If you think something is fishy about the dates cited in the decision, you’re right.
I was reading through a UDRP decision (pdf) for snugg.com today when something caught my eye. The first two paragraphs of the “factual background” summary that the panelist puts together state:
According to the Complaint, the disputed domain name was registered on August 23, 2020, and updated on August 16, 2021.
On August 26, 2021, the Complainant was incorporated as a company under the laws of England and Wales. It is based in Edinburgh, Scotland. According to the Complaint, from about the date of its incorporation, the Complainant has been trading under the name “Snugg”.
First, anyone reading this summary knows the case is dead on arrival. The Complainant cannot show that the domain owner registered the domain in bad faith to target a Complainant that didn’t exist at the time of registration.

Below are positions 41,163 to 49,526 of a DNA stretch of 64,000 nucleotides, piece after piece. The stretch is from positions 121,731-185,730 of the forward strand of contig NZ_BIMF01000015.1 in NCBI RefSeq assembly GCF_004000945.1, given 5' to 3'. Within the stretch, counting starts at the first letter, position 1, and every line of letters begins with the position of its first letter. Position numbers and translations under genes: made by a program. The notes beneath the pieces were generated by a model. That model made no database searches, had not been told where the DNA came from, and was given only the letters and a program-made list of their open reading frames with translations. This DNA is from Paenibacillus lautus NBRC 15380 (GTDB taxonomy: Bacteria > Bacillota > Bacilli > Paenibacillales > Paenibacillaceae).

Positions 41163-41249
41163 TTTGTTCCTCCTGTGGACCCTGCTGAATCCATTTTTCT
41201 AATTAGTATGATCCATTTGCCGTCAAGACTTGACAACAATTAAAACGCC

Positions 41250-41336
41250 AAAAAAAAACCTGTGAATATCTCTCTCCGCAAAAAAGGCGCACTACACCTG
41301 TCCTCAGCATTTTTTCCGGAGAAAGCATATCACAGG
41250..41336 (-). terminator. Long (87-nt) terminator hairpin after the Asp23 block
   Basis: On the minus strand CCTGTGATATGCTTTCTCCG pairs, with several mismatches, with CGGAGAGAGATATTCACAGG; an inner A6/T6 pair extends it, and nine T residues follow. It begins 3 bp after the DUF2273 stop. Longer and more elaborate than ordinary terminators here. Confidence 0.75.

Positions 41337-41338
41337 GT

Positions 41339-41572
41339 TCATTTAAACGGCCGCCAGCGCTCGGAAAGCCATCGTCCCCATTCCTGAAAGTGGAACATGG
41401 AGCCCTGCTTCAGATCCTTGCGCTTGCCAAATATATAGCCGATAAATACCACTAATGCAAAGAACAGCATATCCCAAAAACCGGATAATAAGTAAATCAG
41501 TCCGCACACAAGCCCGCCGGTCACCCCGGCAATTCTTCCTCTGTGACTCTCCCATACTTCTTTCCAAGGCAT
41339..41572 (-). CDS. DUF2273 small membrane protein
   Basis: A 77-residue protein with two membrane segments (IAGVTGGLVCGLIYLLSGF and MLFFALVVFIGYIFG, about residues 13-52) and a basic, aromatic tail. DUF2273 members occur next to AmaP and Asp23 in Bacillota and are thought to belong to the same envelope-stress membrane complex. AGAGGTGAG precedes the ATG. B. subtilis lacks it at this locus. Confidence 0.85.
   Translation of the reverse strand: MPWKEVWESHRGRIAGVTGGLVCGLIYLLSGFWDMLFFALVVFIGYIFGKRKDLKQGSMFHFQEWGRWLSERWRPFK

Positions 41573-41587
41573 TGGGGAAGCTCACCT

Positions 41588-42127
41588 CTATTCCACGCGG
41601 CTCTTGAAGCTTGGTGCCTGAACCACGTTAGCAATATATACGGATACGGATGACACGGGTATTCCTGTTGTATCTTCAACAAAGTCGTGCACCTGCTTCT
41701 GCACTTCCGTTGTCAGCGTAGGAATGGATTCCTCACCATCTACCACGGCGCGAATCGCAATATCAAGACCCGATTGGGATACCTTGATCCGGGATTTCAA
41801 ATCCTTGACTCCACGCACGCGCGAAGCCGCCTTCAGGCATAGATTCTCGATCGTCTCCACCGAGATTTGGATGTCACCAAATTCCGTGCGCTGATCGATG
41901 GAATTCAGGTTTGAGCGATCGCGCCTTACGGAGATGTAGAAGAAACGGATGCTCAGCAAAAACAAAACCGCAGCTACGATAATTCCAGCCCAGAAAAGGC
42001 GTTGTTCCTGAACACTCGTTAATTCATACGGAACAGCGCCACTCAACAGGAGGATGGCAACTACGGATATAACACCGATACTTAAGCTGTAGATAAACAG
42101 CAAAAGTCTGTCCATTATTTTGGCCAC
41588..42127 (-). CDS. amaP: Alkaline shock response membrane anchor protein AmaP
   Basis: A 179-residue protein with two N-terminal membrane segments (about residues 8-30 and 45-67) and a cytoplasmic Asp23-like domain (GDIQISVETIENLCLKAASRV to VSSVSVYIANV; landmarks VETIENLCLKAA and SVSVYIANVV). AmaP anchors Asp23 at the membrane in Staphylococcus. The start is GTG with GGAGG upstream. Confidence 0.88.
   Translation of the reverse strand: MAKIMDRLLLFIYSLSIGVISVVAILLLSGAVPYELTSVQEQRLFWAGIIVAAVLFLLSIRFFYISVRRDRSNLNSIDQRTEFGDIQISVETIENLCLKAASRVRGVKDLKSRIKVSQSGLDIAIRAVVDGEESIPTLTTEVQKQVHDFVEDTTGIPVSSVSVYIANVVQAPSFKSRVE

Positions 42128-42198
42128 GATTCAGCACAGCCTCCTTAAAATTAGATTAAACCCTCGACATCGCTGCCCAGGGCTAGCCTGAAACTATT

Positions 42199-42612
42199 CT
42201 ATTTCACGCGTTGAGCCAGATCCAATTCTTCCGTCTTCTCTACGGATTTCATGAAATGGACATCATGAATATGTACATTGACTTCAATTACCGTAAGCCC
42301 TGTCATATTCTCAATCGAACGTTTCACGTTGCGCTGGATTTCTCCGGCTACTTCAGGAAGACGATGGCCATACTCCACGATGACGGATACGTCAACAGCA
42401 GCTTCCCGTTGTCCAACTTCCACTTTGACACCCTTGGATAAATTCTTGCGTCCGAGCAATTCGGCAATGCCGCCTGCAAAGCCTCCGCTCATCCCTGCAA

The other thing that nagged at me was the registration date. Snugg.com is an outstanding domain, and a 2020 registration date would be surprising. It could happen if the domain expired and went through the complete drop cycle, but that’s very rare.
The name sounded familiar, too. It turns out that this domain faced a UDRP back in 2012, too.
Looking at the Whois record, the registration date is clearly 1999, not 2020.
In both UDRP cases, the domain owner didn’t respond but won.
I’m unsure if World Intellectual Property Organization panelist Warwick Rothnie made a typo in the factual background section or if the Complainant, Arniston Ltd, stated it was registered in 2020. In this case, the dates still preceded any rights of the Complainant.
Jerrold Temko represented the Complainant.